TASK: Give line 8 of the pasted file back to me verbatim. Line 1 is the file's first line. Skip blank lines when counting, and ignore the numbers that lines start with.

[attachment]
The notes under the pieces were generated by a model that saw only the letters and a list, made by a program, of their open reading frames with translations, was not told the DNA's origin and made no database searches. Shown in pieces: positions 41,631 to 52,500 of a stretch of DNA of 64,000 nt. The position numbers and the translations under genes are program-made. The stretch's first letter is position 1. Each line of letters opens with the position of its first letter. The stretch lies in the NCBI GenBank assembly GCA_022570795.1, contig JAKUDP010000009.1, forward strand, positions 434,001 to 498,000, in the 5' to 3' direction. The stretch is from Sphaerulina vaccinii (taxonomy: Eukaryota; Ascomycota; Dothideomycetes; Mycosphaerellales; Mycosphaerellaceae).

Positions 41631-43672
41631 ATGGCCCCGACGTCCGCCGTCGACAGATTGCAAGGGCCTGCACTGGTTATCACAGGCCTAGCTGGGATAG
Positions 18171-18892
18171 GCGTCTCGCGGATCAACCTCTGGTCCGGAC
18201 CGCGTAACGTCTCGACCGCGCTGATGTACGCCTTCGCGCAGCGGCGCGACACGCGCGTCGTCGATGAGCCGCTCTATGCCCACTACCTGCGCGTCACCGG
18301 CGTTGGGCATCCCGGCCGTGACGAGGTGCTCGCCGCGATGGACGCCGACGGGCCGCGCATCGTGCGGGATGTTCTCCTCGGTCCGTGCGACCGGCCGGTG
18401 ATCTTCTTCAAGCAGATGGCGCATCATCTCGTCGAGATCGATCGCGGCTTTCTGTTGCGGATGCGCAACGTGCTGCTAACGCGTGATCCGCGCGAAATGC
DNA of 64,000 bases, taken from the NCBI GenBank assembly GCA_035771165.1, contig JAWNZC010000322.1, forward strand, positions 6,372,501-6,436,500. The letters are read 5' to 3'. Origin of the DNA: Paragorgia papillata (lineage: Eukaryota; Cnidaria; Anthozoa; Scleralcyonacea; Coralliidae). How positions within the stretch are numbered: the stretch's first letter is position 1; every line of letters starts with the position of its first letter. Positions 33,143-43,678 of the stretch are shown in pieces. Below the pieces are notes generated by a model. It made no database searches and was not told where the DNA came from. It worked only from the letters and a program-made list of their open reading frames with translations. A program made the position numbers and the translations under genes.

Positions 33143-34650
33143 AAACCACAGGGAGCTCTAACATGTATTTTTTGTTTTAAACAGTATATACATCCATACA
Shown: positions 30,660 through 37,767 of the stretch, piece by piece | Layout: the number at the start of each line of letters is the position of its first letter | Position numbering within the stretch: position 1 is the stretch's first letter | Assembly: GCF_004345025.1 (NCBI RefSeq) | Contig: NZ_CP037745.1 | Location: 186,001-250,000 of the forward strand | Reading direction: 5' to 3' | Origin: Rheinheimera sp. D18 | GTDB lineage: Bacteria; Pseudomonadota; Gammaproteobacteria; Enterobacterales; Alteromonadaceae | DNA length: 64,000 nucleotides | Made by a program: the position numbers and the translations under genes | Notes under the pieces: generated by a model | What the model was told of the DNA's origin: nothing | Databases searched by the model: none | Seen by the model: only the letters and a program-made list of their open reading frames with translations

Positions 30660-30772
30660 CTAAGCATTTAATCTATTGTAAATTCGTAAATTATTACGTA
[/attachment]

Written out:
18401 ATCTTCTTCAAGCAGATGGCGCATCATCTCGTCGAGATCGATCGCGGCTTTCTGTTGCGGATGCGCAACGTGCTGCTAACGCGTGATCCGCGCGAAATGC